Last Thursday, September 9, the House voted 311 to 41, with about 70 Democrats voting "present" and thus refusing to support Clinton, to condemn his action. CNN's Inside Politics and FNC's Fox Report mentioned it, but not ABC, CBS or NBC though both Good Morning America and Today the next morning ran short items on how the Puerto Ricans were scheduled for release later in the day.

On Tuesday, September 14, the Senate voted 95 to 2 for a resolution calling the pardons "deplorable." Only Democrats Akaka and Wellstone voted no. Democratic Senator Bob Graham and Republicans John McCain and Judd Gregg did not vote. Coverage: A brief mention on FNC's Fox Report that night, but not a syllable on CNN's Inside Politics or on the broadcast networks Tuesday night or Wednesday morning.


cyberno4.gif (1375 bytes) Global warming means we can't avoid Floyd, or so NBC argued in promoting the minority scientific view that man is making hurricanes bigger and more dangerous. Tuesday night, as MRC analyst Geoffrey Dickens and intern Ken Shepherd noticed, both NBC Nightly News and MSNBC's The News with Brian Williams featured a one-sided piece by Robert Bazell blaming big hurricanes on global warming. But, as sources Bazell ignored point out, hurricanes go through cycles and there's no proof of any unusual pattern.

Tom Brokaw ominously warned in introducing the story on the September 14 Nightly News:
"Hurricane Floyd is an unusually intense storm. Hurricanes of this magnitude were once incredibly rare, but not any longer. The sea change in our climate has created the potential for bigger and much more ferocious hurricanes."

Bazell began by explaining how Floyd is an unusually large hurricane, then argued:
"If you think hurricanes are more powerful and more frequent than they used to be, you are right. From 1970 through 1994, fewer than five hurricanes a year on average formed in the Atlantic. Since 1995, the average has jumped above seven. Why the increased hurricane activity? One answer is higher sea temperatures in both the Atlantic and the Caribbean. Hurricanes feed off ocean heat that gives birth to the enormous storm clouds at their center. This NASA radar satellite image shows clouds towering almost 60,000 feet above Hurricane Bonnie last year."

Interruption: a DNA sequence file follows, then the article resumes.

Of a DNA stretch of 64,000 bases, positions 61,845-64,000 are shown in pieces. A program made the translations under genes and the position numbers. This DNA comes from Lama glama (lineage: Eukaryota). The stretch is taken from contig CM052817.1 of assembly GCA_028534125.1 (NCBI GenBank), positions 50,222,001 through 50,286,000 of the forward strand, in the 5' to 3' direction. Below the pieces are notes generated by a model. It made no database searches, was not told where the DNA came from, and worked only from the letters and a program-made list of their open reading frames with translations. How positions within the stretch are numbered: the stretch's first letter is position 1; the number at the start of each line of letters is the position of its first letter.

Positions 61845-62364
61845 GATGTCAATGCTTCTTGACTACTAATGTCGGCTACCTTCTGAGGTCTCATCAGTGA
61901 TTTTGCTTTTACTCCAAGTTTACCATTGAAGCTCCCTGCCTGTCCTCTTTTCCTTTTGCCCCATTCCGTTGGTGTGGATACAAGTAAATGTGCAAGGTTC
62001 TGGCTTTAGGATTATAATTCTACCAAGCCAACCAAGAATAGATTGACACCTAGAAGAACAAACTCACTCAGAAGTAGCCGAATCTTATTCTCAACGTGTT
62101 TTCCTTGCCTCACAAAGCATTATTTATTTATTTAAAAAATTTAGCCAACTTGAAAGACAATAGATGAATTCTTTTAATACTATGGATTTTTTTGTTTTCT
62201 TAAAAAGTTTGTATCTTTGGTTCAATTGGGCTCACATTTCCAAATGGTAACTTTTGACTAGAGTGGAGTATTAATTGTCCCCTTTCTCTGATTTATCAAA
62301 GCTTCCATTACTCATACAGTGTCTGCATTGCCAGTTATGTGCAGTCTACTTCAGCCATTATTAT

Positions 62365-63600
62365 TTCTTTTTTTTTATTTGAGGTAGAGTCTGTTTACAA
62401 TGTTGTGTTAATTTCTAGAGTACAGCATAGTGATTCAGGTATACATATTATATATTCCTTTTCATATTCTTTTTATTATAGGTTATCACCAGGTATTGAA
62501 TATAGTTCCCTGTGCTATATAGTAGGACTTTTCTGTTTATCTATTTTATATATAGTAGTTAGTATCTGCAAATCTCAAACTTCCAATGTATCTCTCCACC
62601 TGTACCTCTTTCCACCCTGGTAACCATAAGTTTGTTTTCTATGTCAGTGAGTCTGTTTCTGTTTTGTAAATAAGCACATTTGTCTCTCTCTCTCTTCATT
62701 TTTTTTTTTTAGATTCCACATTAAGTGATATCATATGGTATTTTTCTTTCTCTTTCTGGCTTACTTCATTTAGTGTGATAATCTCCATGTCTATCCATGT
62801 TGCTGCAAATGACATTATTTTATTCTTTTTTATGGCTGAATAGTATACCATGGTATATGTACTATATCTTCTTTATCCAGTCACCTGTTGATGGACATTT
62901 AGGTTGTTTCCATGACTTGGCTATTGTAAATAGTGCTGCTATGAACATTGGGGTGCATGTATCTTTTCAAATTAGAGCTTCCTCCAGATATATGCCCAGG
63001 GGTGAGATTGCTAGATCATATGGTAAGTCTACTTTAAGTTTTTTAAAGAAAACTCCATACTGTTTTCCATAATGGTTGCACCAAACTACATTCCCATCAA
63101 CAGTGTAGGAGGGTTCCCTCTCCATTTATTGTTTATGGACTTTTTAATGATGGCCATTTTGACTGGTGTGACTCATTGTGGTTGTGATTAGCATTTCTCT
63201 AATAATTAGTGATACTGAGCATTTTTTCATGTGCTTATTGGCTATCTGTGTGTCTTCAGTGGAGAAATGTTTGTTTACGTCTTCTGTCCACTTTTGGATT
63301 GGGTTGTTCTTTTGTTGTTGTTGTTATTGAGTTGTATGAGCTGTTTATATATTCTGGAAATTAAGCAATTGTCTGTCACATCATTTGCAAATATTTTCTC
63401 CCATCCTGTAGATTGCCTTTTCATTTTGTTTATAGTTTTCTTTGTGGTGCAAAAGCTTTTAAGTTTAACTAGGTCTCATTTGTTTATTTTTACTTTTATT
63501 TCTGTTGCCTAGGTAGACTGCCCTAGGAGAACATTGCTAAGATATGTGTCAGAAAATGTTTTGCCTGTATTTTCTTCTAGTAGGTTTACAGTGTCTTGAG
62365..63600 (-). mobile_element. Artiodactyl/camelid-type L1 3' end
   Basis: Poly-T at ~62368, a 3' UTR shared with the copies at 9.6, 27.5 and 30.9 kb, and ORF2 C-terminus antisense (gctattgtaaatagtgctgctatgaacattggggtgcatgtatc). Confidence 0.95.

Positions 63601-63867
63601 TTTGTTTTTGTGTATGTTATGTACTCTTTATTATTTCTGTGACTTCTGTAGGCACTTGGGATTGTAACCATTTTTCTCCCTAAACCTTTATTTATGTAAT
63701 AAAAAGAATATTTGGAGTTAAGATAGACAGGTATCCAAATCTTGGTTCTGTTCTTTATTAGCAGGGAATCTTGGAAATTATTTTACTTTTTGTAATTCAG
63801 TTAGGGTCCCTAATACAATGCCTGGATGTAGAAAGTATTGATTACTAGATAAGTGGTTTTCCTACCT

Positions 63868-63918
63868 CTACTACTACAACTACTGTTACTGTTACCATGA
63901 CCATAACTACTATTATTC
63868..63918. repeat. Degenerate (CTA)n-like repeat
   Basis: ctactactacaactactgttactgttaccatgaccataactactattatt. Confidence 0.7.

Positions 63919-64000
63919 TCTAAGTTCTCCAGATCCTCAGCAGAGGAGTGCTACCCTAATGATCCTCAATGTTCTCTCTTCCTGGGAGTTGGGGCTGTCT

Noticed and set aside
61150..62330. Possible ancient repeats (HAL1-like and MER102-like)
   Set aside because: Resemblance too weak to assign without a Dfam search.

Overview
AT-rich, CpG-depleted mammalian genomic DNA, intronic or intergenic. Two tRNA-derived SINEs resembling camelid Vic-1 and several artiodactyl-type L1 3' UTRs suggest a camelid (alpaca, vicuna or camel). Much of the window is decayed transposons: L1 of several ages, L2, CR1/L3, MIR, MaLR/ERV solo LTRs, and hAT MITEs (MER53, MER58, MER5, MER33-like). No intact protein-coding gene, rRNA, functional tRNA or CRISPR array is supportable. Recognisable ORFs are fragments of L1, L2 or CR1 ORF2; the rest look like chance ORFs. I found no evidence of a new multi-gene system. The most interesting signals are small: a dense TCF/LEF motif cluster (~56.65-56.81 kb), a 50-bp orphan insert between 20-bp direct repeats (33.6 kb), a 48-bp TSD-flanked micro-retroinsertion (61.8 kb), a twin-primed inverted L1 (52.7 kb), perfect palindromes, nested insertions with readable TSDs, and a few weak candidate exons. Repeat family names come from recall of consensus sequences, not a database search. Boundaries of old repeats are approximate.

Bazell then turned to liberal advocate Dr. Stephen Schneider of Stanford University, who insisted: "Since heat and energy is what drives hurricanes, anything that adds more heat and energy is likely to increase the intensity of hurricanes."
Bazell backed him up: "Many scientists blame the increasing temperatures on the greenhouse effect -- the trapping of the sun's energy by carbon dioxide and other gases from things we burn. While no one can say whether Floyd or any single weather event results from global warming, the circumstantial evidence gets stronger with every intense hurricane."
Schneider: "I would, if I had to bet on the future, would bet that we'll have more intense hurricanes as a result of global warming."
Without bothering to let viewers hear another view, Bazell concluded: "A somber warning as the Southeast prepares for one of the biggest hurricanes ever."

-- Reality Check. In a Q & A format report a few months ago, the Competitive Enterprise Institute addressed this kind of media hype:
"Q. But what about hurricanes? The globe is getting warmer, and it sure seems like there have been more hurricanes lately. Isn't the connection obvious?
"A. As Dr. William Gray, Professor of Atmospheric Science at Colorado State University, and the world's foremost expert on hurricanes, points out, there is some evidence of warming over the past century, but the incidence of major hurricanes making landfall in Florida decreased up until Hurricane Andrew. According to Dr. Gray's studies, hurricane activity follows a natural 20 to 30 year cycle in ocean currents. In the 1940s and 1950s there were many land-falling hurricanes, but from 1960 to 1988 there were only two. The recent upswing in hurricane activity is just another shift in the cycle, and has nothing to do with global warming."